of a Continental Drifter
with Jim Benning
Jim Benning talks with the author and flight attendant about the
buzz of airports, the hum of airplanes and the joy of flying.
/ February 11, 2002
Elliott Hester has written eloquently about the highs and lows
of travel through the eyes of a flight attendant. His articles
have appeared on Salon.com
and in National Geographic Traveler. He writes a column, "Out
of the Blue," that appears in nine U.S. newspapers, including
the San Francisco Chronicle. His new book, Plane
Insanity: A Flight Attendant's Tales of Sex, Rage and Queasiness
at 30,000 Feet, recounts memorable stories from 16 years in the
business. "Flying gets in your blood," he writes. "It's
like malaria." I talked with Hester recently about flying,
writing and the infectious nature of travel.
World Hum: I love airports. I get a buzz just walking into one,
even if I'm there only to pick up a friend. You spend more time
in airports than most people. Do you know that feeling?
I know exactly what you're talking about.
There's no place in the world like an airport. It's the only place
you can go where there is so much colliding of cultures. For that
reason, some of the best people watching to be had is in airports.
Miami, where I live, is great for that. There are so many people
from so many different countries: Venezuelans, Bolivians, Americans,
Canadians, people from Argentina and Europe. You can sit there
and watch for hours. There are also a zillion beautiful women
at the Miami airport. But mainly there's just a really interesting
mix of people. You can tell a lot about a city by visiting its
At O'Hare in Chicago, for example, you see
a lot of men wearing business suits and ties and women in business
attire. Chicago is a conservative city. Whereas in Miami, you
won't see people walking around in business suits. In L.A. it's
a little more hip, more casual. An airport is kind of like a barometer
of the city around it.
Do you have a favorite?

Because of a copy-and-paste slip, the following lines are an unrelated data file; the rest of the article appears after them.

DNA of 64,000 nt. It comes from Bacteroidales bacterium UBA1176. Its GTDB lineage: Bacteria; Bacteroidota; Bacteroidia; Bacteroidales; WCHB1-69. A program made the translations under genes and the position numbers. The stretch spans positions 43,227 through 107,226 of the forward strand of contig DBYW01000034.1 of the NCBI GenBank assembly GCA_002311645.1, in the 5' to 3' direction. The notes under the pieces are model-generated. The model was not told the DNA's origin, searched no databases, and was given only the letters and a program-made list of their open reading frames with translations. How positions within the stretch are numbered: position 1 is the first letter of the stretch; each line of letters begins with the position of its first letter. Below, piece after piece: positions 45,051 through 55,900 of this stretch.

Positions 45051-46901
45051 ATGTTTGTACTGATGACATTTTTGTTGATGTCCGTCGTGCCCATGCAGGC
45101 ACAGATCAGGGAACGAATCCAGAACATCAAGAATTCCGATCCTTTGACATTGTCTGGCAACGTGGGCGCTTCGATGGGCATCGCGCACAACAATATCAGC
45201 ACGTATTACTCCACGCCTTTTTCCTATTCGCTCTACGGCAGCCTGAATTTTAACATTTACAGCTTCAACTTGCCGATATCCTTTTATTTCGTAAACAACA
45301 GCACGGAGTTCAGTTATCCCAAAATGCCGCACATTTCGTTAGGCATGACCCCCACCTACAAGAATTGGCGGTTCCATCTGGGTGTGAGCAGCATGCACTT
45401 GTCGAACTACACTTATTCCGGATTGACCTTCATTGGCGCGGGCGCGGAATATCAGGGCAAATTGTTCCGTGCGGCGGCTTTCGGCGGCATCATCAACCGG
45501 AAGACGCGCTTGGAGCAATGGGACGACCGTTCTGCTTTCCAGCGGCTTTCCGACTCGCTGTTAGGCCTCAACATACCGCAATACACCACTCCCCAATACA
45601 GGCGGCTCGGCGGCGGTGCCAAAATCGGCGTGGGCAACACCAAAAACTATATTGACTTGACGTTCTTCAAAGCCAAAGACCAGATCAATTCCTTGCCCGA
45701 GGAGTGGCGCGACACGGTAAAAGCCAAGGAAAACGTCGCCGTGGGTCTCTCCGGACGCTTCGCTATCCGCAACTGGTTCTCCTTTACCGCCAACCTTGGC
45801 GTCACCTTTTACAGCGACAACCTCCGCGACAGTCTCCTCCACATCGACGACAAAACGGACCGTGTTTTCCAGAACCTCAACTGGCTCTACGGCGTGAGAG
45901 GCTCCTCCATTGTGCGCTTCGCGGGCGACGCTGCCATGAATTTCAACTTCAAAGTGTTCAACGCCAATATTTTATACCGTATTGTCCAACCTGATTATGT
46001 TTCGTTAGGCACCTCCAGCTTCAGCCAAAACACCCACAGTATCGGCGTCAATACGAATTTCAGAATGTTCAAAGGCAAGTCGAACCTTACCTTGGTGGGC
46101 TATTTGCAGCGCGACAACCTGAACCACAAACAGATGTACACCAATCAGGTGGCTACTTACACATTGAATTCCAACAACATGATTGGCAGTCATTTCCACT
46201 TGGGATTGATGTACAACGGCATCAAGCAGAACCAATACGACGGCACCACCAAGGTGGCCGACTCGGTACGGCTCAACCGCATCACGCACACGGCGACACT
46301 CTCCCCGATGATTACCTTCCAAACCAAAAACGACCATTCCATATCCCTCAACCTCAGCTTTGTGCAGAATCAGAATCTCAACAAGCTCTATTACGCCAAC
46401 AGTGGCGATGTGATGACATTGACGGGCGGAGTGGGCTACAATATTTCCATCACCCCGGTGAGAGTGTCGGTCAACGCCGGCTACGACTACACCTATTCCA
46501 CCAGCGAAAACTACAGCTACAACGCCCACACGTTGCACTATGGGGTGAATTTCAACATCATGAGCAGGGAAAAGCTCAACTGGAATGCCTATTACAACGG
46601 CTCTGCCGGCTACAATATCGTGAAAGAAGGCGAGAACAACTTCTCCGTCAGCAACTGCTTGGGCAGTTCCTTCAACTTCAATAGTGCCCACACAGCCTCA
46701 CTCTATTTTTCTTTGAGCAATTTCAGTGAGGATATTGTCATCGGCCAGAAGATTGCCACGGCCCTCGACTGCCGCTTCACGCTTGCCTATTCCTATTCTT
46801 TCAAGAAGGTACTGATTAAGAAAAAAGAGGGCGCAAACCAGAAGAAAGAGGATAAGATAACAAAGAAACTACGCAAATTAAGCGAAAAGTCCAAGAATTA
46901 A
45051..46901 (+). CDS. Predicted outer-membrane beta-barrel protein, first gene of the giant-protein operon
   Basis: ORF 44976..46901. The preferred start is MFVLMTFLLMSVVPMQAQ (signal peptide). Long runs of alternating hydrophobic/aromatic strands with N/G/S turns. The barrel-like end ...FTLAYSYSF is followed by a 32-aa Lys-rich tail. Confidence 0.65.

I like Heathrow. It's the busiest airport
in the world, and it has an amazing confluence of people. It's
more interesting than Miami. There are people from literally every
country in the world flying through Heathrow. I find that the
people who work at the airport at Heathrow are amazingly friendly,
too. You might not get that at JFK. In the summer, when I was
there, there was a British Airlines employee hunched down over
a computer terminal. I said, "Excuse me," and he looked
up and smiled. It was so pleasant. He probably answers the same
questions a million times a day, yet he was happy to help me.
You write in your book that flying gets in your blood. "It's
like malaria," you say. What is it about flying that's so
Flight attendants almost never quit before
retirement. The way we live becomes something that we can't live
without. Being able to fly anywhere on your time off is addictive.
I'm so used to jumping on planes. If I wanted to come see you
tomorrow in Los Angeles, I'd just check the computers to see when
the flights leave. I love that.
Have you always loved to fly?
Always. Ever since I was a kid. I flew for
the first time at 14. I remember my first airplane ride, sitting
near the back of the airplane. I couldn't stop smiling when the
plane took off. It was this wonderful feeling of leaving and going
someplace else, someplace mysterious. To this day, I'm still fascinated
by the fact that you can be in one climatic region at two in the
afternoon and at six you can be in a totally different climate,
a totally different place. It's just a mind-boggling experience.
The name of this site was inspired by a passage from a Don DeLillo
novel, about a guy boarding a plane: "He will feel the systems
running power through the aircraft, running light, running air.
To the edge of the stratosphere, world hum, the sudden night."
There's a unique feeling of electricity on planes, a "world
hum." Do you feel that?
Yeah, there is a certain feeling of electricity. The systems running
power. It often lulls people to sleep. Sleeping is the most popular
activity on planes. You hear the sound of the engine on takeoff.
But after a few minutes, it becomes like white noise. There's
a cocooning effect. I love that about airplanes.
Has that magical quality about travel ever worn off for you?
No. But there is a grind to it. The flights
were always fun, and the layovers were exciting. But now it's
getting to be a bit more mundane. I've been to all the destinations.
The way the industry has changed has made it more difficult to
have a good time, too, because the layovers have shrunk. Before,
the layover was quite lengthy. You could get into a city, go out
to dinner, see a bit of the place, go out to breakfast and then
leave. Now, airlines are so economically conscious that the planes
are always moving. We have 10-hour layovers. You're flying in
on the last flight of the night and out early in the morning.
It's getting to the point where you don't even have time for dinner.